“…make sure that you are holding the kettle-bells in the CORRECT MANNER. Note that the athlete does NOT allow the wrist to bend backwards so that the kettle-bells rest against the elbows. If you bend the wrist backwards, the kettle-bell hangs down so far that it interferes with the bending of the arms; therefore, bend the wrists FORWARD and this will make the kettle-bells rest against the back of the forearms.”
Old-timers may have done the exercise a bit differently than we do it today, for different reasons. But it doesn’t matter. See-saw presses rock.
So how can we apply the see-saw’s advantages to a single kettlebell? Enter the “virtual see-saw press” or “pull press.”
Skill of Strength
We pack our StrongFirst military press teaching block with details for a reason. We reveal many secrets—I don’t hesitate calling them that, but could have called them magic—and universal principles of strength. Rooting, wedging, bracing, feed-forward tension, power breathing, trigger, and many, many more reverse-engineered nuances that are every bit as applicable to squats and deadlifts as they are to presses. Because they deliver. (More articles to come.)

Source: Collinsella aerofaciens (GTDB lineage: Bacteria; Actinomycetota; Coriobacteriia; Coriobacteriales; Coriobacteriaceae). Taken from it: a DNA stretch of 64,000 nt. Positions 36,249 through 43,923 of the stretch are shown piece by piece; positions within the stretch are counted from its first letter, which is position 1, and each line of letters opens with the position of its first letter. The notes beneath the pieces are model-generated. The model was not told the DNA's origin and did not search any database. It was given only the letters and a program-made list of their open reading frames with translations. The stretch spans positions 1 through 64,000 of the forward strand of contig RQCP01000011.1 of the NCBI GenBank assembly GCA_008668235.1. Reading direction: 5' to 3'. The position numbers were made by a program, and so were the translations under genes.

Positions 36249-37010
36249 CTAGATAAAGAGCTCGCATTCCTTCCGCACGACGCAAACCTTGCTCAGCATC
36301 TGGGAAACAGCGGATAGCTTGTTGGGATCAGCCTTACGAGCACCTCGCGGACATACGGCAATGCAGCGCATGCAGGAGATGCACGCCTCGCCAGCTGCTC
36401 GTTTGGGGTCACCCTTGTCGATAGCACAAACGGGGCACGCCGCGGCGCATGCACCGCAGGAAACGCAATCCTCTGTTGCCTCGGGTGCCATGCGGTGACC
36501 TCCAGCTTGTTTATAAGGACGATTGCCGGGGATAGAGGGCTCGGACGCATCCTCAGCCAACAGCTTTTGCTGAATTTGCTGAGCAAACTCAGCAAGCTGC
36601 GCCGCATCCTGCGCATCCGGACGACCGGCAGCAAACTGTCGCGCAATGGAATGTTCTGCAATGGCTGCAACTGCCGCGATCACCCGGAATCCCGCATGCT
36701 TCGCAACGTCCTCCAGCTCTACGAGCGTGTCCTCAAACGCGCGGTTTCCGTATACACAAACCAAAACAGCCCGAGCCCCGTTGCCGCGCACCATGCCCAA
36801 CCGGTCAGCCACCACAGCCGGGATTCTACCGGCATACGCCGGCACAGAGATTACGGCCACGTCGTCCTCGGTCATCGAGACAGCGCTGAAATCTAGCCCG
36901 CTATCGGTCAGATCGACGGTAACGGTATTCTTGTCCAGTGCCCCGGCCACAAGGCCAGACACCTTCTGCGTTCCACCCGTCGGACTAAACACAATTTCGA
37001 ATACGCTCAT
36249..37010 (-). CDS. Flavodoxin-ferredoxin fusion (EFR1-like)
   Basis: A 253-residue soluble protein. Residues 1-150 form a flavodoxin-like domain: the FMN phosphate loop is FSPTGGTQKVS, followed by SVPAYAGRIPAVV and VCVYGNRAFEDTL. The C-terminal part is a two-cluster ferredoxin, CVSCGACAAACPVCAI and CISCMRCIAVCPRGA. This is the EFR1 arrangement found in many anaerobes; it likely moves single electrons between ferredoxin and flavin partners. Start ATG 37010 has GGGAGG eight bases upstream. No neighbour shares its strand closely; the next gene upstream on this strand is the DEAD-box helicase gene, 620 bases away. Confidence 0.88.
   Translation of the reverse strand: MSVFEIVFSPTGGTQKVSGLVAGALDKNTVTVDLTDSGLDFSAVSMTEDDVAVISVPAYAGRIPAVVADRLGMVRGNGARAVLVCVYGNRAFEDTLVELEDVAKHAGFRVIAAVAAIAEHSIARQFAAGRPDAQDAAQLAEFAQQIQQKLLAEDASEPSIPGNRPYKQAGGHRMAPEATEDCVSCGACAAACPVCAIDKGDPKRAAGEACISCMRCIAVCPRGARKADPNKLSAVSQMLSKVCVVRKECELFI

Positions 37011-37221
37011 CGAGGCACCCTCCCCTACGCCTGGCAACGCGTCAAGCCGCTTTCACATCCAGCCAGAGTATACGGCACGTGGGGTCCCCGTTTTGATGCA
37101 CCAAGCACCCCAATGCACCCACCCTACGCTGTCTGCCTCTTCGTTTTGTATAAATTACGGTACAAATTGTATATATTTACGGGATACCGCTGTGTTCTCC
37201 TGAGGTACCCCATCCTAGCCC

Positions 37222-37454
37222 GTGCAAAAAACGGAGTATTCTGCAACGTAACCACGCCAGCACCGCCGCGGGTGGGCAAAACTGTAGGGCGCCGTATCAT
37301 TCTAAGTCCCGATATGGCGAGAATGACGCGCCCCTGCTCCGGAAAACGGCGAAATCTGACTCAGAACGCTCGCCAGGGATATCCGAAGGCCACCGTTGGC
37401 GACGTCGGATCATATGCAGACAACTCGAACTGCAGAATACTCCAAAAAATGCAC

Applying even one of these technique boosters can immediately increase your strength by 1-2%. Now imagine how much stronger you could get by applying two or more in just a few days, weeks, or months of practice?
Overzealous wishful thinking perhaps?
Not at our SFG certifications, where experience has taught us to expect it. After covering our material, roughly 30% of students hit a personal press record, lifting a heavier kettlebell than they ever had before. A lifetime PR in a few minutes.
Three Old-School Press Options for the Non-Lifting Hand
In one-arm lifts—one-arm swing, get-up, clean, snatch, press, push press, jerk, bent press—pay careful attention to the non-lifting hand. Give it some work to make the lift safer and easier. Popular examples include:
- synchronizing the downswing and upswing in the swing, snatch and clean,
- using the non-lifting hand for support in the bent press and the get-up,
- squeezing the opposite hand to trigger a kettlebell front squat and before ascending from the get-up’s split squat position.
How about in the one-arm military press? Old-timers preferred 3 different ways:
- Pressing the free hand tight against your body and thigh
- Holding it out to the side
- Holding it at the waist, as taught by Pavel in Enter the Kettlebell
The original strict military press strength test—with heels together and zero body movement allowed—used the first two options.
Pull Meets Press
We new-timers, have another option: the pull press.